AUGUSTA, Maine — A bill that would bar government agencies in Maine from doing business with terrorist states triggered a slew of questions Monday when it was introduced to the Legislature.
Among those questions included what constitutes a terrorist state and how a local or statewide entity would know. Unanswered were questions about whether any government entities in Maine currently do business with terrorist states.
“Under current economic conditions, America and the state of Maine are working diligently to make taxpayer dollars stretch as far as they can,” said Rep. Terry Hayes, D-Buckfield, who is the primary sponsor of the bill. “However, in the days following 9/11 and the recent tragedies of Boston, it is not responsible for our government to purchase from companies involved with the terrorist network. By spending our resources in those areas, we are providing economic support to parties that seek to do us harm.”
Hayes’ bill, which she said she sponsored on the behalf of constituents, specifically names municipalities in Maine, the state government, the University of Maine system, the Maine Community College system and Maine Maritime Academy as entities that would be barred from doing business with terrorist states after Jan. 1, 2014. It also requires counties and school boards to adopt policies prior to that date to adhere to the state law.
A handful of veterans’ and military organizations testified in favor of the bill.
“We believe that this legislation takes a much-needed first step in cutting the links to terrorist states,” said a coalition of military officers from several branches, according to written testimony. “When our nation is dependent on countries that support terrorists for supplies and goods, we are a nation that presents weakness and creates a path to insecurity.”
Yet the question of whether any Maine governmental entities are doing business with terrorist states — which the U.S. State Department defines as Cuba, Iran, Sudan and Syria — was left unanswered. Hayes specified that her bill addresses business ties with those national governments themselves and not necessarily businesses in those countries.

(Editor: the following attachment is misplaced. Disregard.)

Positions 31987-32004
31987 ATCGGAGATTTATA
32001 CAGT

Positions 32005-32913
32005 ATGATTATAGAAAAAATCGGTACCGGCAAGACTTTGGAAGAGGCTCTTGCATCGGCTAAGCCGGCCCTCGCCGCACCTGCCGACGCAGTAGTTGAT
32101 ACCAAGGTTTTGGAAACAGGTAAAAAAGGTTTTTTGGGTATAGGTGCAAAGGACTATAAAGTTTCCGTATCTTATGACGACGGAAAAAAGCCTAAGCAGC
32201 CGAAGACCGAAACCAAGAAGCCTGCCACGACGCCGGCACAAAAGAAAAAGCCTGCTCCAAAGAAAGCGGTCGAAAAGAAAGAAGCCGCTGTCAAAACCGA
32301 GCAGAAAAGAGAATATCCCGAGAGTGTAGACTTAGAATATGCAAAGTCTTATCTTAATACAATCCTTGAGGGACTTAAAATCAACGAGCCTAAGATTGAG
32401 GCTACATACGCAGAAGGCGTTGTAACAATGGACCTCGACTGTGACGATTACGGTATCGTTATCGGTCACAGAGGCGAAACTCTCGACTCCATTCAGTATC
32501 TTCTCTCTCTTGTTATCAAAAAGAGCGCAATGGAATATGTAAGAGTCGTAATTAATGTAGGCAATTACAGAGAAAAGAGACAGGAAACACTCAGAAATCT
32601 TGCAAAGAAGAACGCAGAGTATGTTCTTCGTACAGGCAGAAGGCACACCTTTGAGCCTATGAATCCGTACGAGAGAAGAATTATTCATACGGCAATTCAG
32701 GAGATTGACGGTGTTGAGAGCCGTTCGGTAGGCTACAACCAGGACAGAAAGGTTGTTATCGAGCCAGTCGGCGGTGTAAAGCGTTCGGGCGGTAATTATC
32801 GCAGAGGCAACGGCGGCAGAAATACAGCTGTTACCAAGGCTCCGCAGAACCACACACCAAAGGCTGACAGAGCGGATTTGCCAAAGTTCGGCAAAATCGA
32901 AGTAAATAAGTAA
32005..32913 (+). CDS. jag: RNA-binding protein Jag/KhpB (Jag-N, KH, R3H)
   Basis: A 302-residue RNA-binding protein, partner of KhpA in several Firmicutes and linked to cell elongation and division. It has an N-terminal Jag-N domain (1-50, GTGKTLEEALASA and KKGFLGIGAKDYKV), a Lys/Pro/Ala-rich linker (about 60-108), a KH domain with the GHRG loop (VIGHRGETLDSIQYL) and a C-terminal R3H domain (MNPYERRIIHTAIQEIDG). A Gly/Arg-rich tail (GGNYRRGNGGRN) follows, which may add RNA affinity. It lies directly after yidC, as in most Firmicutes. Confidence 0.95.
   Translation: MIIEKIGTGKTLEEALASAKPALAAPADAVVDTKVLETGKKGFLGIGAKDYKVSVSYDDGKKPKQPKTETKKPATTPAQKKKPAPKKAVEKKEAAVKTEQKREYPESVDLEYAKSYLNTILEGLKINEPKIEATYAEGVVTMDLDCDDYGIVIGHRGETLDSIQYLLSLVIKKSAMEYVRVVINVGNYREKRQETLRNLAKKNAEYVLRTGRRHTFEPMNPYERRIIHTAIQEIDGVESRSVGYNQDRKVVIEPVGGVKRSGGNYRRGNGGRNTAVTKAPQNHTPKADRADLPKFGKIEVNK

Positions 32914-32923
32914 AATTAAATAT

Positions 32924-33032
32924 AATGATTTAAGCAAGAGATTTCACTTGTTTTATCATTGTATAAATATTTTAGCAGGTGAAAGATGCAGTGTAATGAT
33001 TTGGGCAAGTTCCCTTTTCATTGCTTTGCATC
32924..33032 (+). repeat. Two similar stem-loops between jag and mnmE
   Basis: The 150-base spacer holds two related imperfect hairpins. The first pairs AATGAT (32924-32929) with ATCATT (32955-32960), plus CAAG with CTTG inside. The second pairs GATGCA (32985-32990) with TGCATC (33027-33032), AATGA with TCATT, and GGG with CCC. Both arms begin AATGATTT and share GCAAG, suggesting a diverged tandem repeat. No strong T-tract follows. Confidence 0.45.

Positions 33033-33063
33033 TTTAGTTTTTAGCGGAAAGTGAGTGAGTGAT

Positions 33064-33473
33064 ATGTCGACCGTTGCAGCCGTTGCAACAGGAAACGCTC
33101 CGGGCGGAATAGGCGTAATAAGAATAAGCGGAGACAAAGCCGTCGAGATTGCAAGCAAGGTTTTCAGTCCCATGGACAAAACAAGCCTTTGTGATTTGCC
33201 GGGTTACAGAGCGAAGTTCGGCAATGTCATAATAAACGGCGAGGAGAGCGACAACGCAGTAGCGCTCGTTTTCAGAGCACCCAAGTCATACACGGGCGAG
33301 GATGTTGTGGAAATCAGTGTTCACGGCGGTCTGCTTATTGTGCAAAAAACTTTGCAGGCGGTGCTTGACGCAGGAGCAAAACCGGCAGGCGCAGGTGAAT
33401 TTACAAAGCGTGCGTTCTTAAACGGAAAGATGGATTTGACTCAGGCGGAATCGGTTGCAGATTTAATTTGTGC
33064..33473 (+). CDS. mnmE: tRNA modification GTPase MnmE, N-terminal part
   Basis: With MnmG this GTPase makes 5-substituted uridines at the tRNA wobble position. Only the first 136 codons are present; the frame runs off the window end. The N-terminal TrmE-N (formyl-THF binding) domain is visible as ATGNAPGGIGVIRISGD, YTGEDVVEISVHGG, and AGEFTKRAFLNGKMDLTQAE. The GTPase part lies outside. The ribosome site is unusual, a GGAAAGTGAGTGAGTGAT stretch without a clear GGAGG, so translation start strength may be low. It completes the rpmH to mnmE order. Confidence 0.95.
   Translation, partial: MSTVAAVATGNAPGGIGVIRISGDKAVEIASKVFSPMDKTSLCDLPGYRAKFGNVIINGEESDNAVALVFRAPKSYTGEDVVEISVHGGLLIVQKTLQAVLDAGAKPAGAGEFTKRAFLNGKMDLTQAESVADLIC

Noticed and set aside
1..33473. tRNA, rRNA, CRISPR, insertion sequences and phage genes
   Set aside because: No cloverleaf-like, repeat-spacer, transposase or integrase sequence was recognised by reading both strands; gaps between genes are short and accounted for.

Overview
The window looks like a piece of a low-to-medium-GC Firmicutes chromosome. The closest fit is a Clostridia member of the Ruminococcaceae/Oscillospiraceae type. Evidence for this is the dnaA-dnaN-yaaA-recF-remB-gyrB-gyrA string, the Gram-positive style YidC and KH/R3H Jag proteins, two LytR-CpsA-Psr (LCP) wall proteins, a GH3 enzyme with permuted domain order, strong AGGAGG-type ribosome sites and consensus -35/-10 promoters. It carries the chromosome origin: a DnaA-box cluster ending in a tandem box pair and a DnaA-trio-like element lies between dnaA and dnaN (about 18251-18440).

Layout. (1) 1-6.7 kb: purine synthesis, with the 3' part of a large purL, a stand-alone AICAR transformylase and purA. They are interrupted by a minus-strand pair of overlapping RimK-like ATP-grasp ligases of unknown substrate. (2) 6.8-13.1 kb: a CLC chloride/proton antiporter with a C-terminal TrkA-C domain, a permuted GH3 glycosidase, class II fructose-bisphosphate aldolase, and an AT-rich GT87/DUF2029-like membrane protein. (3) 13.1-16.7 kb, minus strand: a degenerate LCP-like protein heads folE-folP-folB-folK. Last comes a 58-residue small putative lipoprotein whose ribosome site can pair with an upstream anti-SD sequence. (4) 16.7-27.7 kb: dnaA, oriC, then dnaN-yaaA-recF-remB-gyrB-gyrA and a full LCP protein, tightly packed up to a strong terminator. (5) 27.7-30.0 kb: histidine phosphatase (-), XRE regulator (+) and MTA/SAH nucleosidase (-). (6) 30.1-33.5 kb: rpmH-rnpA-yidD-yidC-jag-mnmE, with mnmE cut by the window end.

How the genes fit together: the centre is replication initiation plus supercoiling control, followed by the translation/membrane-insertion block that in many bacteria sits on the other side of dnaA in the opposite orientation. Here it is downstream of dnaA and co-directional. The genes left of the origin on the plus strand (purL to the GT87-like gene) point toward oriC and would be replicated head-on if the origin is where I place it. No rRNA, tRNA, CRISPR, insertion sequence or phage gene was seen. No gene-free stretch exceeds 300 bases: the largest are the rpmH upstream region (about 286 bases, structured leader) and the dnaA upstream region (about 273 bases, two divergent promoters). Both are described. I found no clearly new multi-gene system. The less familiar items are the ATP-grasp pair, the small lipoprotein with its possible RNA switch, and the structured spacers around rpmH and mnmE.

Rep. Justin Chenette, D-Saco, asked Hayes whether she is comfortable with adding more countries to the list such as Iraq and Afghanistan which are in wartime relationships with the United States.
“I’d be uncomfortable without knowing what the definition would be,” said Hayes. “We defer to the U.S. secretary of state for that. … That probably falls outside the purview of anyone who works for the state of Maine.”
Keith Herrick, president of a Winslow organization called the Heart of America and a member of the U.S. Air Force Reserves, said most veterans would support a measure like this one.
“If we’re going to go out and fight for the country, any avenue that we have to limit the resources those countries have is a plus for us,” said Herrick.
But some witnesses, including Kate Dufour of the Maine Municipal Association, questioned the practicality of the bill.
“Municipalities need to be able to make purchases in a timely manner rather than trying to identify the countries on the terrorist list or the businesses engaged in activities with those countries,” said Dufour. “Being required to trace all the connections businesses have with certain countries makes the normal task of procurement more difficult.”
Dufour suggested that if the state wants to take the lead of developing and maintaining a list of banned states and organizations, municipalities would be willing to follow it.
Neither Dufour, Herrick nor Hayes said they were aware of any state or local government agencies in Maine who conduct any business dealings with terrorist states. Hayes’ bill will now go to a work session where the committee will decide on a recommendation to the full Legislature.